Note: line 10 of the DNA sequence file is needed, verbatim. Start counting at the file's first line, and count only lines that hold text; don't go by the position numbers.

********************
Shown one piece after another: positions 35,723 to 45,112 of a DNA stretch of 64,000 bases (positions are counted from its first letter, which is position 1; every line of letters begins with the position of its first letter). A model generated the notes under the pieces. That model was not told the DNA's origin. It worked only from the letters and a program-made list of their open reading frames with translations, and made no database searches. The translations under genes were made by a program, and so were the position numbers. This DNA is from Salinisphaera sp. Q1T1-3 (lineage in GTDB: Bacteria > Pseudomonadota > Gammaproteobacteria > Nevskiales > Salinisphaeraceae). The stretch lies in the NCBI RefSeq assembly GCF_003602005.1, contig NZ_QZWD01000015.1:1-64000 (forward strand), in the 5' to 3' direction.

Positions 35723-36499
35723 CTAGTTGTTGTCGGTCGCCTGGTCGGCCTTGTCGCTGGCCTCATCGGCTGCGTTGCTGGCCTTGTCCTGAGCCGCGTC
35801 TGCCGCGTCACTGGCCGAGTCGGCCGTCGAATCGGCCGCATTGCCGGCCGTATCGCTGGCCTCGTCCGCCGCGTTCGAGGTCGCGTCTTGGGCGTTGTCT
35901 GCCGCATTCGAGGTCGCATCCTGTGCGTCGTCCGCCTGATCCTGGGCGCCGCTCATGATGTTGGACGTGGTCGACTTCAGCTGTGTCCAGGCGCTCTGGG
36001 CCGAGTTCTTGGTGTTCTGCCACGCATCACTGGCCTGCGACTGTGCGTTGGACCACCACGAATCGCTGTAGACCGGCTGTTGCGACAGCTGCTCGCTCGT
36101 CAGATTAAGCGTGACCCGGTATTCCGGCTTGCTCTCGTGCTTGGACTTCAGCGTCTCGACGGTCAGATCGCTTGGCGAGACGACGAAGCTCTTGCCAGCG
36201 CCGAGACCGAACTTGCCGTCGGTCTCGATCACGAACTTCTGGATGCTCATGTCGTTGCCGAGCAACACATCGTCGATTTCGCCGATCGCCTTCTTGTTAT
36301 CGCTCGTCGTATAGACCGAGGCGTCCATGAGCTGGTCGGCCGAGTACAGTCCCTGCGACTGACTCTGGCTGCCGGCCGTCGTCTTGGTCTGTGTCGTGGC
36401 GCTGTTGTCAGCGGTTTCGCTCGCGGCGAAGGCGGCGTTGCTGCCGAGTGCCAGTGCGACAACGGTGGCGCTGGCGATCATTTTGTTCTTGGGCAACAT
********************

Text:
36401 GCTGTTGTCAGCGGTTTCGCTCGCGGCGAAGGCGGCGTTGCTGCCGAGTGCCAGTGCGACAACGGTGGCGCTGGCGATCATTTTGTTCTTGGGCAACAT